Smile Politely

An unconventional review of a UFO abductee

Over the past year and a half, I’ve had the good fortune to get to know author/comedian Jake Aurelian and his alter-ego, Ripper the Clown. Through my talks with him I learned that a common theme in his life is coincidence. In one of my first correspondences with him he told me, “Coincidence kind of surrounds my life, actually!” This was in response to my discovery that the two articles I had been assigned to write—one assigned by each of the two different magazines I was writing for at the time—were both, as it turned out, about him. And now, unsurprisingly, I find myself in the face of another happy coincidence. The first article I ever wrote for Smile Politely was a review of Aurelian and Ripper the Clown’s book, The Life & Mimes (& Zombie Apocalypse) of Ripper the Clown, the first in a series of three; today, I write my final piece for Smile Politely, a review of Aurelian and Ripper the Clown’s final book in the Ripper series, The Life & Mimes (& Alien Invasion) of Ripper the Clown: The Autobiography of an Unconventional UFO Abductee.

In his latest adventure, Ripper finds himself abducted by a colony of aliens while on his way to a book reading. He unintentionally foils the aliens’ plans and he, along with his captors, come crashing back to Earth sooner than expected. The captors soon change from the aliens to the United States government, who imprisons Ripper for supposed hate-crimes against the intergalactic species. We’re introduced to a plethora of mythical creatures, from the Loch Ness Monster to Bigfoot. After the incompetent president D.B. Cooper surrenders the planet to its alien invaders, Ripper assembles an all-star team of fighters, including Bigfoot and the seemingly un-killable Rasputin, to take back their home.

Given how absurd most of the events that transpire are, Aurelian/The Clown do a surprisingly good job of explaining why or how things happen the way that they do. How does an Earthling like Ripper know how to drive a UFO? How does he have the strength to lift the Loch Ness Monster off his car? How does he end up with not one, but two infamous Jack the Ripper blades? Much to my pleasure, the duo successfully covered any potential plot holes that I thought I had found.

The bizarre alien invasion, the magical powers that flow through an ancestral bloodline, and the cast of mythical creatures and characters are contrasted against the familiarity of a social media- and phone-obsessed culture. The former kept me constantly intrigued, curious how this contraption works or how that character manages to take out fifty FBI agents at once. The latter had me hooked for a different, but equally refreshing, reason as I found myself amusedly agreeing with Ripper’s mockeries of phone zombies. His exaggerated depictions of American politics and mainstream media added another hilarious and thought-provoking aspect to my reading.

One of my few complaints is the final battle between the humans and the aliens feeling too general and rushed. Entire cities are destroyed and hundreds of aliens or humans taken out in a mere sentence or two. While this last scene is arguably the main conflict of the novel, I was personally more intrigued by the book’s earlier parts, like when Ripper first gets abducted or has to bust out of Area 55. The last third of the novel was also a bit predictable. Maybe it’s because this is the third Ripper novel I’ve read—perhaps those who are less familiar with Aurelian’s works won’t have this problem—but there were unfortunately fewer moments of surprise for me.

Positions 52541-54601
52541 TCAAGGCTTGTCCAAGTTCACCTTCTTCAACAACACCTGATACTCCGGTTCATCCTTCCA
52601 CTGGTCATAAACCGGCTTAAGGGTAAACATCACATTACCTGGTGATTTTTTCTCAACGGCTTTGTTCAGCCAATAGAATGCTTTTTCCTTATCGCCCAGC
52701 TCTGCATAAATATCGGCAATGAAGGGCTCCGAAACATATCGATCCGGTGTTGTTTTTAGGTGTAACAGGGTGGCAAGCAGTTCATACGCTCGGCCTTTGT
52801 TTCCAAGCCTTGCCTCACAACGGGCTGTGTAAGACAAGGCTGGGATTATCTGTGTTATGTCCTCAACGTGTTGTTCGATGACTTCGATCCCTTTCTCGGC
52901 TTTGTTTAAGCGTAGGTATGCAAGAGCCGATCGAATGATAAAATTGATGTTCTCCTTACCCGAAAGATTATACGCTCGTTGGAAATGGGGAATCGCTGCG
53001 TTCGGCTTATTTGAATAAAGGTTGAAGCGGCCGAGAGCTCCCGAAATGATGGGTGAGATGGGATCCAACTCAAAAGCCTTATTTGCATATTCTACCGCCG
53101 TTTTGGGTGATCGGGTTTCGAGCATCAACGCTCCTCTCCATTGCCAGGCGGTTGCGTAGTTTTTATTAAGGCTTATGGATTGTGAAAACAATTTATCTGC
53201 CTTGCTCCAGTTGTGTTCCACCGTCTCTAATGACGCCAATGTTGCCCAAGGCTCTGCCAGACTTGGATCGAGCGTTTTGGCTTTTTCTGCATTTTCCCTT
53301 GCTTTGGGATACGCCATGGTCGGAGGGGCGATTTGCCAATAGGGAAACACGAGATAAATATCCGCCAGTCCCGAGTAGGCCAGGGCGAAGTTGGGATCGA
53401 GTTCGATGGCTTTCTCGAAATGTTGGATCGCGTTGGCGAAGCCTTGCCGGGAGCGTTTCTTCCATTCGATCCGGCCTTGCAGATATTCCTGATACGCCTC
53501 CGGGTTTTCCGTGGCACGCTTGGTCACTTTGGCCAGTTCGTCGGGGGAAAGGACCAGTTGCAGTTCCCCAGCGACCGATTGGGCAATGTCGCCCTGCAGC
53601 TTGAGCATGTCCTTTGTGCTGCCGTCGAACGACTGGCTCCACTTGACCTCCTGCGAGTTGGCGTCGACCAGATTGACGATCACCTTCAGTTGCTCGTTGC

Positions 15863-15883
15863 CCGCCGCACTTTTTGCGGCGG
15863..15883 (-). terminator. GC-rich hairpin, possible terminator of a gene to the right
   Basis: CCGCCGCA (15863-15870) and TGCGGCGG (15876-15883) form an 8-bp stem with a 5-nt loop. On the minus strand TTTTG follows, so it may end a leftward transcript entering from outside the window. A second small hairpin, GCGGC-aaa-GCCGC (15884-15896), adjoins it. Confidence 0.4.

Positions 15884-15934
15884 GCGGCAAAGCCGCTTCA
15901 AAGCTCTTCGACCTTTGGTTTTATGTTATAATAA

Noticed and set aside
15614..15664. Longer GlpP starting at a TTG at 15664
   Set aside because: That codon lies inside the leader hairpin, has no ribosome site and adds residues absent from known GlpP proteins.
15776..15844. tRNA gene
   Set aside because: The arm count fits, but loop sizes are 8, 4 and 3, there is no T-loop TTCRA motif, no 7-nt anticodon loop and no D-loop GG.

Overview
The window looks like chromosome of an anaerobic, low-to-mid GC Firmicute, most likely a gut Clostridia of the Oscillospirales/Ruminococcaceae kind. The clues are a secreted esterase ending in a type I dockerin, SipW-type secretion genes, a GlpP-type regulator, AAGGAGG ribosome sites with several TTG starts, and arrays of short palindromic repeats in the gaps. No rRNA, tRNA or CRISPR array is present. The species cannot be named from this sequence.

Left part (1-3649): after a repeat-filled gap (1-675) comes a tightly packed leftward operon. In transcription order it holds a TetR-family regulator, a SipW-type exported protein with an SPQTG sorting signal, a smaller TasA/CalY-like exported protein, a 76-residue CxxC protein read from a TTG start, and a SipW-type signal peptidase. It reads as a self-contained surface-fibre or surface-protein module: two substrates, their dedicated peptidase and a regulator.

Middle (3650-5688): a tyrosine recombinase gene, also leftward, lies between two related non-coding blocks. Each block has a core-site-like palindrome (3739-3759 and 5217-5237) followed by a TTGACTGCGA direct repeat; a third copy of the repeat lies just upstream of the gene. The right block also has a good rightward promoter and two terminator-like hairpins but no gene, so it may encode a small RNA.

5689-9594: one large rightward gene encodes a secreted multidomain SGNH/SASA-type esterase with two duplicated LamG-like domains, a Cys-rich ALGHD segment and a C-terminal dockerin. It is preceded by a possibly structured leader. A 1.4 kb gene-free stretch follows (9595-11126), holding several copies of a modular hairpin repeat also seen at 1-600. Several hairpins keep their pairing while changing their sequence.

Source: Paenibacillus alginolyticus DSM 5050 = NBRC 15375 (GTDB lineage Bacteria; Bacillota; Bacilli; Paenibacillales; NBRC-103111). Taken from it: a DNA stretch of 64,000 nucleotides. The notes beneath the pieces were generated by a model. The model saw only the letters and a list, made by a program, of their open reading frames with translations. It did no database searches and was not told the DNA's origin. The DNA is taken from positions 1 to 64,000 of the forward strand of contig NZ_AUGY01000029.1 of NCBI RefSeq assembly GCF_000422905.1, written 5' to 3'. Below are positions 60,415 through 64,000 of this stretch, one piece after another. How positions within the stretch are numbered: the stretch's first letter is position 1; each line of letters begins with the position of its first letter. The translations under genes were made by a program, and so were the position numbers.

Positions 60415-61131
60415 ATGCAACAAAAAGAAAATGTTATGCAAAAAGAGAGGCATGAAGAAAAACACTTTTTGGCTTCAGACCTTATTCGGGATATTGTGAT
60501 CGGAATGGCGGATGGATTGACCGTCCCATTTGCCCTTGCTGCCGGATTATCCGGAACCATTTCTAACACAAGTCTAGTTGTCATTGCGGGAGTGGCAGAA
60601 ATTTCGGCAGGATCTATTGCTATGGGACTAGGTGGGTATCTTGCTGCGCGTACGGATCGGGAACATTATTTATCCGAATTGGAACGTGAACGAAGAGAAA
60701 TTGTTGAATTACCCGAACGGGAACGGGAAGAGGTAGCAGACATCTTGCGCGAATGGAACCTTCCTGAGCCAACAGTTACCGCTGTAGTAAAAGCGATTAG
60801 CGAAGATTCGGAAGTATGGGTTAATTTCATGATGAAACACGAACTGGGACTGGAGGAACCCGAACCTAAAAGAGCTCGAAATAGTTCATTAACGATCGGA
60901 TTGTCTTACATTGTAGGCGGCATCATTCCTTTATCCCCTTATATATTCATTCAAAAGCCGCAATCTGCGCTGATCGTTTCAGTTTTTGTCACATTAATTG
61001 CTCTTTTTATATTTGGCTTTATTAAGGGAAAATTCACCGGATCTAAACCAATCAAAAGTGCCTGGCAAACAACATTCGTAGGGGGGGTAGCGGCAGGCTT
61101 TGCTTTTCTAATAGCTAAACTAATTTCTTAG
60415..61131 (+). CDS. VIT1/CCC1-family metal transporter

But even at the worst, the familiarity is only a half-complaint. Nods to the other two Ripper novels added a heartwarming element to the story. Ripper’s headquarters are established at the old Fischer Theatre, and the infamous Jack the Ripper blade makes its signature appearance. In a scene where Ripper and Willow are sleeping, a second Ripper and Willow appear, warmly (and only mildly creepily) watching over them. How this is possible isn’t explained—at least not in this book—but those familiar with his previous works are sure to know. While it may seem out of place or like an unexplained plot hole, this was in fact, and by far, my favorite scene.

I’ve always loved the Ripper novels and Alien Invasion was no exception. Aurelian and Ripper the Clown perform yet another wonderful balancing act, intriguing me with foreign technologies and creatures, while also making me exclaim in agreement with certain solidly laughable aspects of our modern times. Aurelian told me in an email that he thinks Alien Invasion is a nice way to go out. For author and reviewer alike, I wholeheartedly agree.

Photo credit: Albert King, Mary Anne Lipousky-Butikas, and Jake Aurelian

Jimin Shim is a contributing writer for Smile Politely’s Arts section who smells her way through life. A Colorado native, she wishes Illinois had more mountains, but appreciates the flatness when she’s biking in a hurry. She unfortunately isn’t witty enough yet to have a Twitter but you can say hello via email.

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